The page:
Richard Dimino -- president of the Artery Business Committee, a group of downtown business representatives and residents -- said his committee endorses the plan because it might allow Big Dig workers to tear down the unsightly elevated Artery near the FleetCenter before the Democrats convene there.
"That would give visitors a real vision of the great future, and the opportunities of Boston," Dimino said.
Because of previous delays, the southbound tunnel had not been expected to open before March 30, 2004. The several months of work required to dismantle the elevated Artery wasn't due to begin until the tunnel was completed.
For several years, project officials expected to open the I-93 south portion of the Big Dig by Dec. 10. But that plan seemed doomed by late 2001, after a leak in the Fort Point Channel tunnel forced a protracted work stoppage. The delays were compounded when installation of the road system's electronic control network fell well behind schedule.
As a result, I-93 north did not open until March 29, 3 1/2 months late. It was assumed at that point that I-93 south would follow a year later.
But federal auditors suggested in a report this week that March 2004 was optimistic. A study of the Big Dig's schedule conducted for the US Department of Transportation's inspector general found that the tunnel might not be finished until June 10, 2004, which would cost tens of millions of dollars and nearly empty the project's rapidly diminishing contingency fund. It would also bring the project's completion right up against the Democratic National Convention, scheduled to bring about 25,000 visitors to the city.
The contractor responsible for finishing the last quarter-mile of roadway on I-93 south is Modern Continental Construction Co., which is in such dire fiscal health that the state has been forced to warn bond investors that the company could go bankrupt. Bankruptcy would be expected to delay work and drive up costs.
Project documents show that Modern Continental has fallen several weeks behind schedule on the I-93 south job. More than a quarter of the work was to be completed by now, but because of the delays to the northbound tunnel opening, Modern Continental has finished less than 20 percent, the documents show.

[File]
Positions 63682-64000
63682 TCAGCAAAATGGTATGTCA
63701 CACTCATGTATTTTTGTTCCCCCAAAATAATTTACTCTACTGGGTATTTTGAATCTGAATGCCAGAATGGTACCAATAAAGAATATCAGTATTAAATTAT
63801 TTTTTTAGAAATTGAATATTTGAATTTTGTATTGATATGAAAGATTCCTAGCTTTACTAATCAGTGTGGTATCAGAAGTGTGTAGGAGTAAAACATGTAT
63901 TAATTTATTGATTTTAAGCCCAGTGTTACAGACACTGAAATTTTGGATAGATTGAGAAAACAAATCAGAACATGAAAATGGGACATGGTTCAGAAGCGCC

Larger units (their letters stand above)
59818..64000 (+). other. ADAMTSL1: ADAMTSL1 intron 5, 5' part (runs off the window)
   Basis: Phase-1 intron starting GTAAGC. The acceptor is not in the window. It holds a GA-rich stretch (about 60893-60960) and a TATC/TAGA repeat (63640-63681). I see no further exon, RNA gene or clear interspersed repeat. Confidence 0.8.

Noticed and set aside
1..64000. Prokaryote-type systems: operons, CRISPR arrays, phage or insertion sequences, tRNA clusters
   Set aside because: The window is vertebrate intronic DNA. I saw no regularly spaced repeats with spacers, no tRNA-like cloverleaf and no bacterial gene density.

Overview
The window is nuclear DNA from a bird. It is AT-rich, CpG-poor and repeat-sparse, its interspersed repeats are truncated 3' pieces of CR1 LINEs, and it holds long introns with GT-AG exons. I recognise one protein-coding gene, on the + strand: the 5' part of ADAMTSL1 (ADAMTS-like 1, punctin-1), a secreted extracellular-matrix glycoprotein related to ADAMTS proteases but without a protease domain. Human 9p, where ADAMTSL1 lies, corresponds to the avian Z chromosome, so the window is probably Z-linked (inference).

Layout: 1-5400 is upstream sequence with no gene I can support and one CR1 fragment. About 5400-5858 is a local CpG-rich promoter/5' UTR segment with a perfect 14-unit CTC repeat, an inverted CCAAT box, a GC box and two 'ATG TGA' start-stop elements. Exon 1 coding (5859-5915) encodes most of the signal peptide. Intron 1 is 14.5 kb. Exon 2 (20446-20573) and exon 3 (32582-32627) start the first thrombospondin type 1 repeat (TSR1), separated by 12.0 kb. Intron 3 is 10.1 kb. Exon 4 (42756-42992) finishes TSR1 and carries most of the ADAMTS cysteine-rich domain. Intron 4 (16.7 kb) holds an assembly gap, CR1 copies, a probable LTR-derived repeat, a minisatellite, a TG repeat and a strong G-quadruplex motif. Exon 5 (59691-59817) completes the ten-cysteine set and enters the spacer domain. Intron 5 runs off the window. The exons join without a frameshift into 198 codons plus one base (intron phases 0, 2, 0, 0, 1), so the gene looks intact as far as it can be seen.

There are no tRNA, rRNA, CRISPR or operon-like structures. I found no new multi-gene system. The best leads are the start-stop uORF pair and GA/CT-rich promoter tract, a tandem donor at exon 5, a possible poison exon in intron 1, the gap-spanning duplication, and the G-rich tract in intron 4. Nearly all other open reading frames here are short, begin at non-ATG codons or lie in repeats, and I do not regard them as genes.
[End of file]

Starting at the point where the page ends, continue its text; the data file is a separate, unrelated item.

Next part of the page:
Lewis said yesterday that project officials are negotiating with Modern Continental executives about the speed-up plan, which could place even greater immediate financial hardships on the firm. To accelerate work, Modern Continental would need to have enough cash on hand to pay for the extra shifts and overtime required by Plan B. But the firm would be paid at a higher rate for the accelerated work, making Plan B more profitable in the long run. The company's officials declined to comment.
Last month, the Turnpike Authority was prepared to increase Modern Continental's I-93 south contract by $25 million, or 6 percent of the original $415 million bid price, because the firm says it has encountered 345 separate obstacles and issues since beginning work last summer.
Sean O'Neill, a Big Dig spokesman, said the $25 million contract increase, which has not been finalized, had nothing to do with Modern Continental's precarious fiscal situation or with Plan B and was instead geared to resolving the 345 claims for additional funds that Modern has submitted. But Plan B, if adopted, might render some of those 345 issues irrelevant, he added.
The current construction plan calls for sending traffic through a new, quarter-mile submerged highway section near International Place and then into the west side of the Dewey Square Tunnel while workers rehabilitate the other side. While details of Plan B haven't been disclosed, it includes leaving traffic in the east side of the tunnel, where it currently flows. Under Plan B, the new tunnel would open as early as Nov. 28.
Lewis said Plan B would have no impact on the final completion date for the Big Dig, which will probably be May 27, 2005. But Lewis said his staff, as well as Bechtel/Parsons, are also looking for ways to hasten that schedule.
Raphael Lewis can be reached at firstname.lastname@example.org.